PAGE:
The details are thin (as is common with these executive orders, which leave most of the heavy lifting to the agencies). But here are the highlights:

  • "Welfare" is defined as "any program that provides means-tested assistance," with a special emphasis on programs that serve people below 200% of the poverty level. So, Medicaid.
  • HHS is also among the departments and agencies that Trump directed to review their existing programs and regulations.

Work is a big theme. This echoes the administration's push — already well underway — to add work requirements to Medicaid. So far, this has only succeeded in states that adopted the Affordable Care Act's Medicaid expansion.

What's next: Within HHS, the Administration for Children and Families will put out policy guidance and research "in the coming months" to implement this order, according to a statement from Steven Wagner, ACF's acting leader.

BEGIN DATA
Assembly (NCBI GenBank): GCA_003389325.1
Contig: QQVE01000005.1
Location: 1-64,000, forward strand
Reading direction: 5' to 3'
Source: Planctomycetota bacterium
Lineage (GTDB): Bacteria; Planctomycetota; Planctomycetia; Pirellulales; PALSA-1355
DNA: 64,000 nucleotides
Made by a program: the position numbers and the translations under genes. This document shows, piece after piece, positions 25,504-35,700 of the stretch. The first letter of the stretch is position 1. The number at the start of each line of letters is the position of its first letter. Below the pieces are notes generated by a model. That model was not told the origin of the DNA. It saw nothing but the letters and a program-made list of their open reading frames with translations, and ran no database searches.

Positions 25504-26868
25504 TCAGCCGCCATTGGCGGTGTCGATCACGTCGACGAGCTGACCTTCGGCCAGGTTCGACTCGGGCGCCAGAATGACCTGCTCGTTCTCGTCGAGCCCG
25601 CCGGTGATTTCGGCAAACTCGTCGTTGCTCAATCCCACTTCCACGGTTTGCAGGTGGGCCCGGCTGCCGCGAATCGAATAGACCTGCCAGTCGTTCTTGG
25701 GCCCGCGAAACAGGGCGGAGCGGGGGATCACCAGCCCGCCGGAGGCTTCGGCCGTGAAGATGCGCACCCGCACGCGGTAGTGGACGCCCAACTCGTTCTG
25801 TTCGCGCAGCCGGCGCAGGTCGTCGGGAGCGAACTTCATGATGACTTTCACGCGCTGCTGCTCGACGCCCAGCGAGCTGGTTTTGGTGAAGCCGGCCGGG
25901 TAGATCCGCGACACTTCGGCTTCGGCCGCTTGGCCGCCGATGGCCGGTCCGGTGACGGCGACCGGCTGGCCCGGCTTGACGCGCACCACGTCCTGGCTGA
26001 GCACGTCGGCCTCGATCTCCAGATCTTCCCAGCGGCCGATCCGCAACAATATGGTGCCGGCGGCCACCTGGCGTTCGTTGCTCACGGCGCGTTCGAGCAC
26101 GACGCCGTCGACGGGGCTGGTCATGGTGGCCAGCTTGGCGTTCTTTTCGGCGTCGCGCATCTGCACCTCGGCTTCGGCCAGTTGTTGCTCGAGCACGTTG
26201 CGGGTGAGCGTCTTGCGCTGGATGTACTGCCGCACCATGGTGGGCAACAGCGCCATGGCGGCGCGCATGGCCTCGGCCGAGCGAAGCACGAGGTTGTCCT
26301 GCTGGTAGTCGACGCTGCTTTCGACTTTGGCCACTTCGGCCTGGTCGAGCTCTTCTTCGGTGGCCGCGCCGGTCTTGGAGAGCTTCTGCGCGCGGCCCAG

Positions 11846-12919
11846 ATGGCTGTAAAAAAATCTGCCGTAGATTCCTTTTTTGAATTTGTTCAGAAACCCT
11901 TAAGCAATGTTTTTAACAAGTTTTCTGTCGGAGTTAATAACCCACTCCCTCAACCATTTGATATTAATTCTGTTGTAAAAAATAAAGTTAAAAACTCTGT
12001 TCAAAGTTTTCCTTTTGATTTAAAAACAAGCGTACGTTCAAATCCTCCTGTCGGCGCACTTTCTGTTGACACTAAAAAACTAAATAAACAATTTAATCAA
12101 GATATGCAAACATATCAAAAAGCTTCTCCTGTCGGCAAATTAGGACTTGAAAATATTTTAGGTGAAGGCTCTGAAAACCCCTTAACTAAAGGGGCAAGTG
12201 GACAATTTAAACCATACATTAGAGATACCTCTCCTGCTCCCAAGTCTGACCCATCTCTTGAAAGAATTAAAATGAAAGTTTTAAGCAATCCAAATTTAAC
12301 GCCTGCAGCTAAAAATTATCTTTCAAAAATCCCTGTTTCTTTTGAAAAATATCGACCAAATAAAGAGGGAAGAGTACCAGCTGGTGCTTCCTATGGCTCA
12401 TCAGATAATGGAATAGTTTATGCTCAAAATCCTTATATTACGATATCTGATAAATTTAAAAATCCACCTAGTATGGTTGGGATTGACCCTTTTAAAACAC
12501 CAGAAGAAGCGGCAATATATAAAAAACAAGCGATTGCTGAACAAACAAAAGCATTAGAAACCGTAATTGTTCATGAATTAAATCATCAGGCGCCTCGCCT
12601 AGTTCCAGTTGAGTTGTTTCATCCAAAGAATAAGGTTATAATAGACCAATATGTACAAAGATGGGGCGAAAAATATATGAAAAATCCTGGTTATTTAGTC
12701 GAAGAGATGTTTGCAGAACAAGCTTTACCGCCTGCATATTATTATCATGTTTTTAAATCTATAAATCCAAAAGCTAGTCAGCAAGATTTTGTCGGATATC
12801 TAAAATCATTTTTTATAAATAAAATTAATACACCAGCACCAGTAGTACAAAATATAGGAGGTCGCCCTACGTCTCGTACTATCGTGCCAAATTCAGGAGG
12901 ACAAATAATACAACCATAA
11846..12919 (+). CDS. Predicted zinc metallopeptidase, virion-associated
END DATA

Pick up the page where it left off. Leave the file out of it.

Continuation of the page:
Who's breaching hospital data? Hospital employees

Photo: BSIP/UIG via Getty Images

Most data breaches in the health care industry are caused by insiders, Axios' Joe Uchill reports. That's the first time insider threats have crossed the 50% line since Verizon began tracking these statistics.

What it found: In its 11th annual data breach investigation report, Verizon said 56% of breaches in the health care sector are the result of insider threats. That’s never happened in any industry before.

Why it matters: External threats are real, but so are the less talked about internal ones that companies and organizations don't always pursue as doggedly.

Worth considering: When people hear “insider threat,” they tend to think Edward Snowden. But not all insider threats are from discontented or malicious employees. As many as 13% of the health care breaches were “driven by fun or curiosity," such as looking up information on a celebrity staying on hospital grounds.

Sign up for Codebook, Joe’s twice-weekly cybersecurity newsletter, at this link.

The United-Envision brawl gets real